An interactive art installation which creates "artworks" from a series of algorithms that the viewer sets.

by Felix Bade

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Soluautomaatti ("cellular automator" roughly translated from Finnish), is an interactive art installation in which mathematical algorithms are translated into organized pixel movements. The viewer has access to a series of physical levers and buttons which determine the nature of the algorithms and ultimately the movements of pixels on the screen which can result in striking works of art that range from geometric to organic.


Why did you do this, man?

"To me, mathematics is the study of patterns, and it is often the case that beautiful things are made of patterns and repetition. Although many mathematicians already see beauty in maths in itself, for me it is often easier to see this beauty through a visual medium."

"Often, the point of visualizing maths is to understand the underlying rules or concepts, but with Soluautomaatti I hoped to visualize maths in an unusual way. I wanted to try, how far can I stretch the definition of patterns"

"Playing with mathematics is often thought of as an activity for mathematically gifted minds, or people who have studied it at lengths. With Soluautomaatti, I hope math-play can be brought more accessible to everyone"


How it works

Each pixel is given the same algorithm. It decides to change its state as "on" or "off" depending on the state of each of the nine pixels surrounding it. Some consider this one form of how livings things survive and reproduce in communities. In fact, this project started when I came across Conway's game of life. Once I decided I wanted to learn to program it, I began reading Wolfram's A New Kind of Science in which thousands of different "cellular automators" were explored and understood.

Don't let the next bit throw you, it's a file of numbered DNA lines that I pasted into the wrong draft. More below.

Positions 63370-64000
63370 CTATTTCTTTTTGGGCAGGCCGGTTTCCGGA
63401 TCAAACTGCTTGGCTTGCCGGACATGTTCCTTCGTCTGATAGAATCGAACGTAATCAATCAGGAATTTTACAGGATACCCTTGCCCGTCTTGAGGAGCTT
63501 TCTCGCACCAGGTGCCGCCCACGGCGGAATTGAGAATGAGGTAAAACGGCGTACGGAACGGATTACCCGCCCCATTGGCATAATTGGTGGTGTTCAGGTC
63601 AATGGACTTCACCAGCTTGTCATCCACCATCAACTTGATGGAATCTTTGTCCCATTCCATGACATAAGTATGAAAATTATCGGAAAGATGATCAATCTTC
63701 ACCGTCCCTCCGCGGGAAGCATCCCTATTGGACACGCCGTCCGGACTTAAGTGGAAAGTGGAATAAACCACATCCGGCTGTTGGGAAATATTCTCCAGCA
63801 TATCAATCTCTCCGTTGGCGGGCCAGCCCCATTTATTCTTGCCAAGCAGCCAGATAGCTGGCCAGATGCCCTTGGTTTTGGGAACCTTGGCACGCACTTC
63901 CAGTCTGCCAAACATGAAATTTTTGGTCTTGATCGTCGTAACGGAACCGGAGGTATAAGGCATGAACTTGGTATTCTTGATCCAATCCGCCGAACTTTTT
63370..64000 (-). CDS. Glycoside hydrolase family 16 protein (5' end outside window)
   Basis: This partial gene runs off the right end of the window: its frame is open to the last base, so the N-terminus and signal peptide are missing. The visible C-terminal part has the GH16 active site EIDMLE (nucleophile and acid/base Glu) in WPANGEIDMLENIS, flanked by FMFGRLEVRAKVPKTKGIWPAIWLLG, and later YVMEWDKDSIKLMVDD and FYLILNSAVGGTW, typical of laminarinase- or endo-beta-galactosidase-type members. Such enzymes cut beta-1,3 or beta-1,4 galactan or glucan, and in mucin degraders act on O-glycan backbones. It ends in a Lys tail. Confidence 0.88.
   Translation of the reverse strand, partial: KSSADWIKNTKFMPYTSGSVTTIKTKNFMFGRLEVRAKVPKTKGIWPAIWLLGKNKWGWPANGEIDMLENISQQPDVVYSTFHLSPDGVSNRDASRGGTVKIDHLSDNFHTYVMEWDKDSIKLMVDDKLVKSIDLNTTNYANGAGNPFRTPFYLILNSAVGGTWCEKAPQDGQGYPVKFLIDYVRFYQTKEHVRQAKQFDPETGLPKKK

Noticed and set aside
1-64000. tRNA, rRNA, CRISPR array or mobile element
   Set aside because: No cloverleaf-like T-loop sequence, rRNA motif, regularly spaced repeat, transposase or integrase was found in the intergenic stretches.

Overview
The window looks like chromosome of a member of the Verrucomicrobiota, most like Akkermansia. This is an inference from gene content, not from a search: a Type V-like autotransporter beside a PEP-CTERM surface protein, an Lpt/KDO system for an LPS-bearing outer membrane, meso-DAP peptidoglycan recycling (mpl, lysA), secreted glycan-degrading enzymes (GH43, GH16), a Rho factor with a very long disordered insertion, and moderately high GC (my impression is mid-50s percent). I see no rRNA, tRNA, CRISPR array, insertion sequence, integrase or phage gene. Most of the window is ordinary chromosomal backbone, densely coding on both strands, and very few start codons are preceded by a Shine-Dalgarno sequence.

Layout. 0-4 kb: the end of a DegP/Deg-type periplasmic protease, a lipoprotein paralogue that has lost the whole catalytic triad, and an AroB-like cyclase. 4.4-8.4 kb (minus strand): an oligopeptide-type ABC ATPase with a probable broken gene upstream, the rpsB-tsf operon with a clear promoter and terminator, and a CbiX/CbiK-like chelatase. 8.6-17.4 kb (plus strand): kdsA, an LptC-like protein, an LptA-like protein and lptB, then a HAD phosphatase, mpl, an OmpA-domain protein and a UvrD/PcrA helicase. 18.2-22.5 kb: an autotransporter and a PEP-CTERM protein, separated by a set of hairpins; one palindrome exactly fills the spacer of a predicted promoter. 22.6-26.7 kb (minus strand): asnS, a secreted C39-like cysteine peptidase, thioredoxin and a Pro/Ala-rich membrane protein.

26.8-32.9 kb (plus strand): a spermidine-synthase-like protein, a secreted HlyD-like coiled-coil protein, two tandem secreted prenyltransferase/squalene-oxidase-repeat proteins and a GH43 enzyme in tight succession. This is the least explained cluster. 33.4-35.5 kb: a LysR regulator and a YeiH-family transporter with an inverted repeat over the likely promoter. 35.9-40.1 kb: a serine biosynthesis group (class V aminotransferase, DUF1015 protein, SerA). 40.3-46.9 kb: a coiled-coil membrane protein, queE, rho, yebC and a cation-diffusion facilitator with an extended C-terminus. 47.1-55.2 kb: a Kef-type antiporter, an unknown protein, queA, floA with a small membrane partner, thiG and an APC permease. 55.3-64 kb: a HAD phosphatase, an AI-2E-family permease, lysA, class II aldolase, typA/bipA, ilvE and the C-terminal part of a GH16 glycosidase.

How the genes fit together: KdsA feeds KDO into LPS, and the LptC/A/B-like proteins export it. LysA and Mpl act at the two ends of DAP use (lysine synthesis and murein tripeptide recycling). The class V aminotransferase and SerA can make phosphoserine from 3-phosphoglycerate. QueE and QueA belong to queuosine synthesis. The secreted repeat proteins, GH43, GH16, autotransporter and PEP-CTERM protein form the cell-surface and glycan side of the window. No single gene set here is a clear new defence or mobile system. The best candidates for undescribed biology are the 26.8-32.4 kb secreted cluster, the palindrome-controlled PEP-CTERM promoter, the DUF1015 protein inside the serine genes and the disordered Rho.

"What surprises me the most is how such complicated and organic-looking movements and images can form from such simple rules set by anyone, and how the smallest changes in the rules can cause huge differences in the outcome of the artwork. Sometimes I like to draw parallels to DNA as even one change in base can have a life changing effect on someone"


The Physical Interface

Today, many user interfaces are built into different apps behind computer screens. This may not always be intuitive as things hidden behind layers may not seem "real". This is why for Soluautomaatti, all of the settings are displayed on one physical control board to the user, with physical and extremely satisfying tactile toggles and buttons.

"People have said Soluautomaatti was fun to use... I've never heard someone say the menu behind some screen was fun to use"


Art or not Art?

It is difficult to answer that question about anything, but it is true especially in this case. One could say that behind an artwork must be a human, in which case would I be the artist of all of these images? Even ones I didn't predict? Can these images even be considered art even if most of the work was done by a non-human? And if it could, would nature be considered art then, since it runs by "algorithms" which we know better as the "Laws of Physics".


More things to procrastinate on

Online interactive demos of Soluautomaatti:

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Videos from elsewhere on the internet: